Concerning principles of interpretation (hermeneutics). Seventh-day Adventists have consistently held to the Reformation position that the Bible interprets itself and that it is to be interpreted literally unless the context clearly indicates otherwise.

In this chapter we will concentrate on 1 Timothy 2:11-15, asking how this passage in particular helps in the search for answers to the two questions posed in our first paragraph: “May a woman be legitimately ordained to pastoral ministry?” and “If so, on what grounds?”

As has been shown elsewhere in this book, several of the authors of Women in Ministry argue that the traditional interpretation of 1 Timothy 2 has not taken into account what is “now known” to be the “initial situation” that Paul was addressing in Ephesus. They speculate that the apostle's restriction on women “teaching and having authority over men” was due to the infiltration of the false teaching of the cult of the mother-goddess, Artemis, and protognostic doctrines in the Ephesian church. On this hypothesis, Women in Ministry argues that Paul's statement is not applicable today. In the opinion of the book's scholars, Paul did not allow women to “teach and have authority over men” because he sought to restrain “certain assertive women in the church” or “wives domineering over their husbands in worship settings” or even some “unlearned women” who at that time were “instigating violence” because “they had not learned sufficiently.” 4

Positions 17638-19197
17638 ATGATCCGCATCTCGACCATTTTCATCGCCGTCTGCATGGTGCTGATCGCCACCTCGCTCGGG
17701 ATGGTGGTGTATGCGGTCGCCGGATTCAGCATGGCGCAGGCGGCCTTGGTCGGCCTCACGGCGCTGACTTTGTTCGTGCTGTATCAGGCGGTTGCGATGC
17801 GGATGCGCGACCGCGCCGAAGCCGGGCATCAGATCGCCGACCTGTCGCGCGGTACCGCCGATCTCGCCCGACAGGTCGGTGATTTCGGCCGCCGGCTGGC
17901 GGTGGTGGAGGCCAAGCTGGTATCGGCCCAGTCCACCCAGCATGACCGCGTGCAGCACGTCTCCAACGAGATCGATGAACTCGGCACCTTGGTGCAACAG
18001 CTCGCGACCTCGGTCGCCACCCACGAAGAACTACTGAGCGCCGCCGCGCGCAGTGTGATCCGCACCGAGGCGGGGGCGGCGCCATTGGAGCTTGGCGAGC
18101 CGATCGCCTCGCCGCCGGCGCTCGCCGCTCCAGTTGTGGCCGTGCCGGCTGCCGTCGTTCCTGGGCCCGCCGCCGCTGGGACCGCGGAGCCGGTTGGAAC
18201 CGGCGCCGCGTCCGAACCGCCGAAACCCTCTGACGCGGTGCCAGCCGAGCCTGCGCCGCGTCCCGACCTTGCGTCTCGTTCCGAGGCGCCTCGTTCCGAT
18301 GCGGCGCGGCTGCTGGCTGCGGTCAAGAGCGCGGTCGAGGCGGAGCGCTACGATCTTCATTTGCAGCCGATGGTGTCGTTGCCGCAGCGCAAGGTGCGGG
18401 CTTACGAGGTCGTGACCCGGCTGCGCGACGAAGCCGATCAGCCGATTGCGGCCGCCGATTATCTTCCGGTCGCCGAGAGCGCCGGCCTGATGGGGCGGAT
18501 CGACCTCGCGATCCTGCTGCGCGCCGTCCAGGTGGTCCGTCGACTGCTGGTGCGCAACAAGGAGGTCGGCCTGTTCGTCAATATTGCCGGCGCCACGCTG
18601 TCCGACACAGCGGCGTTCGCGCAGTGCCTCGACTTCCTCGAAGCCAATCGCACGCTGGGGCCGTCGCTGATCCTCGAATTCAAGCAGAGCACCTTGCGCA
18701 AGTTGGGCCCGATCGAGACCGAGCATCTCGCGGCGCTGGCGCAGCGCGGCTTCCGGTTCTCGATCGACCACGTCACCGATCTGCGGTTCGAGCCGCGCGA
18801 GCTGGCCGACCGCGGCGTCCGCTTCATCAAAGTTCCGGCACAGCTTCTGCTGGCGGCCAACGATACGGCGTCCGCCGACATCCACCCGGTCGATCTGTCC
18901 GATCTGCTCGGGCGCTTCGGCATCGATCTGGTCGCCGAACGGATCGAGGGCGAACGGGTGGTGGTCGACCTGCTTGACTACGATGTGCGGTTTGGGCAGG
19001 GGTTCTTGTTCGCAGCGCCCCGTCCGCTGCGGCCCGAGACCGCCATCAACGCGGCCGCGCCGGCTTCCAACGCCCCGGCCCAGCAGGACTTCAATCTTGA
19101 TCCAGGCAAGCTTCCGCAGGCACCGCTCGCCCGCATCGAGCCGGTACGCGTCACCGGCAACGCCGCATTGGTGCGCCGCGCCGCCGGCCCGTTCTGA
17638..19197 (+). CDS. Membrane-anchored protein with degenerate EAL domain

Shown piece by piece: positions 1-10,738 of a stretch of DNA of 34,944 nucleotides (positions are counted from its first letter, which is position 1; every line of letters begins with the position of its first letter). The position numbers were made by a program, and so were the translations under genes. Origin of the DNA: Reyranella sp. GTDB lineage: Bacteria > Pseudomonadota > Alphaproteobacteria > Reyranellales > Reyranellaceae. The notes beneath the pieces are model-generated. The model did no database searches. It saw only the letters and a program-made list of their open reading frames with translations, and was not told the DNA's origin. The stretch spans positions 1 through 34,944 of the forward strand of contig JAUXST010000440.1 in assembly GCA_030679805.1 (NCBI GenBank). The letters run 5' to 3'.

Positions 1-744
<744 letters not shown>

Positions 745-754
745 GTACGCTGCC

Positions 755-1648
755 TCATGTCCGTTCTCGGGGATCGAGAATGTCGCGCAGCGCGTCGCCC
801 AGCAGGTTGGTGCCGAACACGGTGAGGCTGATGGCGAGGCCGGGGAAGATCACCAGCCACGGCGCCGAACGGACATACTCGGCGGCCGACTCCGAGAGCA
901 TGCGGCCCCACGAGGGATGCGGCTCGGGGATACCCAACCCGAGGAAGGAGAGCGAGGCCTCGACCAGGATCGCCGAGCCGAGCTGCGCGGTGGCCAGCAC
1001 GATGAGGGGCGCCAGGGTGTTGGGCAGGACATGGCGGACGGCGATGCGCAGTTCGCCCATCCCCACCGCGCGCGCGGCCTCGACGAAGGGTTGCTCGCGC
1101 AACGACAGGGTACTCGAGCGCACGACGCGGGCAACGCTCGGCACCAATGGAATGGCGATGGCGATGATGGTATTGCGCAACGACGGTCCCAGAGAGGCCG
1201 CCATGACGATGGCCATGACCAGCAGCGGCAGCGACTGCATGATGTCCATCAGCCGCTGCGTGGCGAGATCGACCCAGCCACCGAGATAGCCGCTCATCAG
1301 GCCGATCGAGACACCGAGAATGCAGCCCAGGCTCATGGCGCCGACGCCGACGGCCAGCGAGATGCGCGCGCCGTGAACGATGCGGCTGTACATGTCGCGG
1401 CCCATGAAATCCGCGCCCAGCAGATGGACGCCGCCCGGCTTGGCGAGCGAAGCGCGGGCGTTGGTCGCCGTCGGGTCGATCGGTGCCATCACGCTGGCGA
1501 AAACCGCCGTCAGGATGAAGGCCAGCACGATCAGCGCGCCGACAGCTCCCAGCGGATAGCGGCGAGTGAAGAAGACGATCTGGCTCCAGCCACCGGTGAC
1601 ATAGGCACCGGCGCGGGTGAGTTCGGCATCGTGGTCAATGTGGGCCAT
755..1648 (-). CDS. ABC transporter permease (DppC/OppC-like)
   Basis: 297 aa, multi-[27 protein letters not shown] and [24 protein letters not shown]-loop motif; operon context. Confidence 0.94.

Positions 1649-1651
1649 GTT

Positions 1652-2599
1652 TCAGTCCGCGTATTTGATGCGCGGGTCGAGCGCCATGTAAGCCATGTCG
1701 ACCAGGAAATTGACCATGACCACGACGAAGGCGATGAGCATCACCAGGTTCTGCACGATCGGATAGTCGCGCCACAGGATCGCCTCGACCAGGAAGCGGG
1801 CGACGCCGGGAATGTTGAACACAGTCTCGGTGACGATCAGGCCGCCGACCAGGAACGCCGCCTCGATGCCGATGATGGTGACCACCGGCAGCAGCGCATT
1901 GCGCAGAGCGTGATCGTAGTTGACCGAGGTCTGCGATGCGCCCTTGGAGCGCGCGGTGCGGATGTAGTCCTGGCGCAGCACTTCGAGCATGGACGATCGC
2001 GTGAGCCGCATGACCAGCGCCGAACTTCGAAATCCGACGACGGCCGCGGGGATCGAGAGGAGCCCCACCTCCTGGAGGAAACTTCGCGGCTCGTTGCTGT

Against this view, I am going to argue that 1 Timothy 2:11-15 is not as problematic as Women in Ministry would want readers to think. The passage can be understood literally, at face value, taking into account the general and immediate context, thus permitting the text to teach us principles that are universally applicable to the relationships of men and women and to the question of ordaining women to the headship role of elders or pastors.

The Context

In the immediate context, Paul establishes his apostolic authority (1 Timothy 1:1, 12-17; 2:7) and warns against the teaching of “false doctrines” (1:3) that “promote controversies rather than God's work” (1:4). When he says, “I do not permit” (2:12), he is not expressing a personal opinion but is exercising his proper authority as an apostle. He appeals to the order of Creation (2:13), basing what he says on God's revelation, not on any other source. His appeal is to a universal principle applied to a specific situation, and what he says is an apostolic command.